Water becomes precious birthday gift as worst drought continues

15:07, March 26, 2010      

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When family gathered to celebrate his mother's 50th birthday party last week, Li Shaozhong insisted his brother-in-law sit on the seat after he had presented a special gift: 100 liters of water.

"No other gift or greeting can compare to this at this time," Li said, pointing to the life-saving liquid delivered by his brother-in-law with an oxcart.

Water now is definitely the most valuable gift to those thirsty villagers at Shuitang, a small settlement located between mountains 1,800 meters above sea level in Yanshan County, southwest China's Yunnan Province.

Rivers have disappeared and wells dried up, land is cracked, and crops and vegetables are withered. Clean drinking water has been cut off in the drought-hit Shuitang village, whose name means "pond" in Chinese. Last week Li, the village head, walked hours to the nearest town to notify the authorities for help.

After hearing Li's emergency plea, the township sent six water transport trucks to Shuitang, where about one sixth of its 300 villagers, comprised of Miao or Zhuang ethnic groups, have left because of the terrible situation.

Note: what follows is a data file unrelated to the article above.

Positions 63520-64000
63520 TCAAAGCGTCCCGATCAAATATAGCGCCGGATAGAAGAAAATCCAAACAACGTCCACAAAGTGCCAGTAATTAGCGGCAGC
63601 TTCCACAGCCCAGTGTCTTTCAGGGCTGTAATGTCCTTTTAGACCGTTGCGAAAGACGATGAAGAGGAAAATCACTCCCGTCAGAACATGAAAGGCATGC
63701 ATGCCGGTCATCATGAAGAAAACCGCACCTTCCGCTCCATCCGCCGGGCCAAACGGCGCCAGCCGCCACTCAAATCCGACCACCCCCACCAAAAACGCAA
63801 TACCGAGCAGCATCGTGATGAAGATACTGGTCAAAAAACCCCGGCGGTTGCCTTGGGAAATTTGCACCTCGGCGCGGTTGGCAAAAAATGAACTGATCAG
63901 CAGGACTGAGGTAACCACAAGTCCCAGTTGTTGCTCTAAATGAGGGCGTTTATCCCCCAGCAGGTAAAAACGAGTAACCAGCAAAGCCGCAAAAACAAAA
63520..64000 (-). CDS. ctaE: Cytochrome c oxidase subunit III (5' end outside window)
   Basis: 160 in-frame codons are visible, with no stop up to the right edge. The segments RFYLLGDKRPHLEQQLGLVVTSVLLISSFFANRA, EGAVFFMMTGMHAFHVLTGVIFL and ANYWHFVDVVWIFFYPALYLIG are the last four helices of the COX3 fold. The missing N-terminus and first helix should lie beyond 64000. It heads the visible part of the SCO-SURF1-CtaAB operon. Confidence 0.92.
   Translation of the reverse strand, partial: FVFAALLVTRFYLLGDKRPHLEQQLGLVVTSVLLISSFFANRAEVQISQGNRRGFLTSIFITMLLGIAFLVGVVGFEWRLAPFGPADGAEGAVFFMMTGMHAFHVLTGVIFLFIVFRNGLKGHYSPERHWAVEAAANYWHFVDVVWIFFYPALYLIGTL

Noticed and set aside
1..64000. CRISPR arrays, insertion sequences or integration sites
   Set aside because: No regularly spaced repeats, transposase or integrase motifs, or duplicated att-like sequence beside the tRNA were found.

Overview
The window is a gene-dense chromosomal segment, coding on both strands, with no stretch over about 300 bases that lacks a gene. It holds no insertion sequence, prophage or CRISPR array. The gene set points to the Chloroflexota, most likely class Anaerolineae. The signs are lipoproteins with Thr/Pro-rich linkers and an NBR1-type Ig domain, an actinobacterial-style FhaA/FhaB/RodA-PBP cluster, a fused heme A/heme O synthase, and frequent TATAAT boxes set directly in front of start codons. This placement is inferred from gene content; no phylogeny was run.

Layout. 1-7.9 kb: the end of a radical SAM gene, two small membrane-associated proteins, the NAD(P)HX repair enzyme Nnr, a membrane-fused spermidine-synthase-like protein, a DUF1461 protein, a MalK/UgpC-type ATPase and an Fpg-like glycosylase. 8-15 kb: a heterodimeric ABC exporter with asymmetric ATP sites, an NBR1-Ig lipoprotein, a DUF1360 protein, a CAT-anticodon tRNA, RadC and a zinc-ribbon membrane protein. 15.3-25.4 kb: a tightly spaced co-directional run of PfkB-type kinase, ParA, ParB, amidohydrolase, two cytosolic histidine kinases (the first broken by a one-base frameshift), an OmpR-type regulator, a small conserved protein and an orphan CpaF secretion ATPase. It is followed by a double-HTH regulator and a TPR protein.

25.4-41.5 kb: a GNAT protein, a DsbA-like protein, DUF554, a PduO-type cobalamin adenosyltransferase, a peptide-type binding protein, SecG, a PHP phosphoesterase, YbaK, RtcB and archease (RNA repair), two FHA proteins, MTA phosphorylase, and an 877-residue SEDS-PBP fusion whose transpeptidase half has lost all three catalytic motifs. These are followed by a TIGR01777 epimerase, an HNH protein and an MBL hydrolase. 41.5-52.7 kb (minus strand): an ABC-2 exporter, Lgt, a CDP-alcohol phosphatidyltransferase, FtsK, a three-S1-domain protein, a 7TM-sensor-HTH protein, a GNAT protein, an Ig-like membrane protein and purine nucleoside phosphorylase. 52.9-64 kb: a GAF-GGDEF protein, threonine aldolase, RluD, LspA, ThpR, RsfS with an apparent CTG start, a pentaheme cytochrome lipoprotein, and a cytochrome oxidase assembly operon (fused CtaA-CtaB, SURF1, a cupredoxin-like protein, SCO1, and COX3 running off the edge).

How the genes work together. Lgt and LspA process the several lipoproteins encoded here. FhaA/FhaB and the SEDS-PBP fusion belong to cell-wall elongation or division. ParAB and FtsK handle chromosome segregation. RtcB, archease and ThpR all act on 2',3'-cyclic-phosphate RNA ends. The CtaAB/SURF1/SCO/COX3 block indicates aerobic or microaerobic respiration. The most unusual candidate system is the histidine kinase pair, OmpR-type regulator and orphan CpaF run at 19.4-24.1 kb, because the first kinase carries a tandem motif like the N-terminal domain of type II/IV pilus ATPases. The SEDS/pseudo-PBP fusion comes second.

Hours before the water-transport trucks arrived, anxious and thirsty villagers carrying plastic pails formed a long line five kilometers away from their homes.

Each family was rationed with the amount of water that could only meet the minimal requirement for drinking and cooking for one week.

"Bath?" Peng Wenxian, a 60-year-old villager said, and then shook her head bashfully. "It has been a very long time since we last showered."

"But without the timely small drops carried by water tankers from the town 40 kilometers away, we would have died of thirst," Peng said while comforting three grandsons with grim faces and messy hair who hide scared of strangers, behind her back.

She said every single drop of water was used carefully. Villagers only wash their faces and their clothes once a week.

Her neighbor Li Shaozhong, who helped bring the drinking water to the village by informing the township government, nodded in consent.


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